Voops, beklager, du har sannsynligvis gått feil, dette er en side for ekstremsport av typen lengre tekster. Du risikerer å bli sittende alt for lenge.

lørdag 23. oktober 2021

Some remarks on the Ossietzky case.

To many Norwegians, the press campaign for and against Ossietzky being awarded the peace prize became a bit of an eye opener. His fate became a symbol, and also a vehicle for understanding some structural traits of the new German regime. Why is that?               

                                                                                                                                                                                            Arthur Koestler wrote in 1944: “A dog run over by a car upsets our emotional balance and digestion; three million Jews killed in Poland cause but a moderate uneasiness. Statistics don’t bleed; it is the detail which counts. We are unable to embrace the total process with our awareness; we can only focus on little lumps of reality.”

I believe Koestler’s observation is true. And that this is the reason why the atrocities of nazism – so vividly brought to our attention through individual fates, lumps of reality portrayed in countless books and films – for most Europeans still remain an arsenal of feelings that can be mobilized. Much more so than the dry facts about the millions who fell as of victims of any given communist dictatorship. Those statistics don’t bleed. In autumn 1935, it didn’t seem very likely that the German journalist and editor Carl von Ossietzky would get the Nobel Peace Prize. Today we know, through the diary entries and a letter from the foreign minister Halvdan Koht, that none of the members of the Nobel Committee in 1935 actually proposed him as their candidate. Nor was the committee able to agree upon any other candidate that year. Koht maintained that Ossietzky would not have been nominated if he wasn’t imprisoned by the Nazis, and this suggested to him that his actual peace work had not been of sufficient importance to justify the award. “So, it is correct to say that I was against it; but I wasn’t in fact called upon to offer any resistance to an award which no one proposed” Koht recalled a year later.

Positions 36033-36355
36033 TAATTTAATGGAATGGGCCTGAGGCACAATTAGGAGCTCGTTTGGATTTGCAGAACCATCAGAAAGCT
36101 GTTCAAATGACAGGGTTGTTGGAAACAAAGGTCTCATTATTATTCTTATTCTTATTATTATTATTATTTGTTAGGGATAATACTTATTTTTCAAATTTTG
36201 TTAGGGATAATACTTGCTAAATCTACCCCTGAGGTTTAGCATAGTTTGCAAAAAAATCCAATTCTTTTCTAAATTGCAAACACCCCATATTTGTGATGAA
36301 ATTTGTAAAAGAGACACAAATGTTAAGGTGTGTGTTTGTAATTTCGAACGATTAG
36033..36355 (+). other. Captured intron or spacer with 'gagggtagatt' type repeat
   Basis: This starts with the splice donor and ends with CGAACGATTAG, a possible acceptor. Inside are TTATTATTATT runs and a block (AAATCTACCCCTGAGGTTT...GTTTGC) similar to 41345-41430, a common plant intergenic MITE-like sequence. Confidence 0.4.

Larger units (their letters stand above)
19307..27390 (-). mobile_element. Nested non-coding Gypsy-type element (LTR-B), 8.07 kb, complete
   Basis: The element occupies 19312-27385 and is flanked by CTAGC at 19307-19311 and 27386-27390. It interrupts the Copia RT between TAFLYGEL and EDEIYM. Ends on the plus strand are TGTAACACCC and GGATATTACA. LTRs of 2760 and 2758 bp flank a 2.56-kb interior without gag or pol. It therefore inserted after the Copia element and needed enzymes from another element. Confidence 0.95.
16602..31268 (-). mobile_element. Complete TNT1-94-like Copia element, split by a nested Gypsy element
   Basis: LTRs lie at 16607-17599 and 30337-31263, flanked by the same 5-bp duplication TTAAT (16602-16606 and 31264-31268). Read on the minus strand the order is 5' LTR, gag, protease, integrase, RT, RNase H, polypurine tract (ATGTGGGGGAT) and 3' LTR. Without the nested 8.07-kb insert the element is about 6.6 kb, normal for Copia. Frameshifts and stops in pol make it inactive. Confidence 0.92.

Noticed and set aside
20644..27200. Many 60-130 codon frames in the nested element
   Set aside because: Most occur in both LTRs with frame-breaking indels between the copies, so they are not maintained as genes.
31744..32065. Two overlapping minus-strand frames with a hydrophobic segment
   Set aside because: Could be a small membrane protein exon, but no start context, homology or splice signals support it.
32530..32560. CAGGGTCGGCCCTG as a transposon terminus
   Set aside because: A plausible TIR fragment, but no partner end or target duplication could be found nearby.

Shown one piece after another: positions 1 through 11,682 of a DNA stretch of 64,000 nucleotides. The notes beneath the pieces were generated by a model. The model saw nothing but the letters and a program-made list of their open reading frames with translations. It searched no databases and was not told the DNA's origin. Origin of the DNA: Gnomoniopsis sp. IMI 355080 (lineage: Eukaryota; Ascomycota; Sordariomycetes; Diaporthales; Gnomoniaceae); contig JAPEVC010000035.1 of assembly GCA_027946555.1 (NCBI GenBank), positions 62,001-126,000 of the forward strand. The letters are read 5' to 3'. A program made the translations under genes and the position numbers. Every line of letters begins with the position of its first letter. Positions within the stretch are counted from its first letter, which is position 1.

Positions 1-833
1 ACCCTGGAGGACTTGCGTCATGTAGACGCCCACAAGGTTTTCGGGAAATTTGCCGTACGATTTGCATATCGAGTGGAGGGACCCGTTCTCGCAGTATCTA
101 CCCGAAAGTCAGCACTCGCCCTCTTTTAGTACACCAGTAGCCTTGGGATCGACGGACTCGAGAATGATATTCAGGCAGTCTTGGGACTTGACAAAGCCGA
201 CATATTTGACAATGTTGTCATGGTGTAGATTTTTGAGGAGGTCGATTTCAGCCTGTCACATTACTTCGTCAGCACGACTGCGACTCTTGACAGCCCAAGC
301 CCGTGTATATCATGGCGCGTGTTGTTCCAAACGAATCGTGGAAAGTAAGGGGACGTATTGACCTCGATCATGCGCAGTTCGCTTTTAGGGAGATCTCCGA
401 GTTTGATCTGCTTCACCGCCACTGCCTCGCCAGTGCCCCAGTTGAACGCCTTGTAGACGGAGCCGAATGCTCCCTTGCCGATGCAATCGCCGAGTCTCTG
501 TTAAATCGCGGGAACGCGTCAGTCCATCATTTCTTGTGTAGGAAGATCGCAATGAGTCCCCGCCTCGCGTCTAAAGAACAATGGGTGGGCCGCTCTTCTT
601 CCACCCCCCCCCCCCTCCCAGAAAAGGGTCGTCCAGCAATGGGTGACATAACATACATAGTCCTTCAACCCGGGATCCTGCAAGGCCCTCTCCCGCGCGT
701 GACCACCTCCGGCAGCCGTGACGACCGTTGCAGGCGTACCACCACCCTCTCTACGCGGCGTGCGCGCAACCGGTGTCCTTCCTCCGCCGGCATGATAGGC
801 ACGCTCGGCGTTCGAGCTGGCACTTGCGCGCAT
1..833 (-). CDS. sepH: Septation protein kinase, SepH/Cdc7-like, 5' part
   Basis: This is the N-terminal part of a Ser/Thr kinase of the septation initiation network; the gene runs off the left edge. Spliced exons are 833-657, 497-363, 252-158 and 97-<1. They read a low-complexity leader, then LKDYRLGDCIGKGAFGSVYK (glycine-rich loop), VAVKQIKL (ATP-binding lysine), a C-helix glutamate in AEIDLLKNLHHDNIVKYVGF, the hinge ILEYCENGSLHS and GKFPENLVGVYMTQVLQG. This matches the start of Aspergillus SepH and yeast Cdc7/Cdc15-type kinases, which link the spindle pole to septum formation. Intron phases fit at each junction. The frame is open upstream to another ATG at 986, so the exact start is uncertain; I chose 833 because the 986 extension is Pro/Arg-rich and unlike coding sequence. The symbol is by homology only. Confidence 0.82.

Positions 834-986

The campaign started in the diaspora milieus of German intelligentsia, London and Paris being most important. But it got a crucial contribution from an unknown 22-year-old German refugee, Herbert Frahm, newly arrived in Norway under his code name Willy Brandt. In a letter to Konrad Reisner, Brandt wrote that it was justified to go on pressing for Ossietzkys candidature, although he regarded it as a lost cause. He had been informed by his friend Finn Moe, the man in charge of foreign affairs in the social democratic party organ, Arbeiderbladet. To his regret, Moe assessed that so few Norwegians were familiar with Ossietzkys journalism that it would be difficult to muster a list of public names to support him.

But then, on the 22nd of November 35, the campaigners got unexpected help from a famous author and Hitler-admirer: Knut Hamsun. The attack on the German candidate was given prominence in both of the main conservative newspapers, Tidens Tegn and Aftenposten. And it was held in a personal tone. Ossietzky could have fled, Hamsun stated, but he deliberately chose to stay because he knew that there would be an outcry if he got arrested. “What does he want? Is it the German rearmament he now as a friend of peace is demonstrating against?” Hamsun inquired. “Would this German rather see his country still laying crushed and humiliated between the nations, for ever depending on British and French mercy?”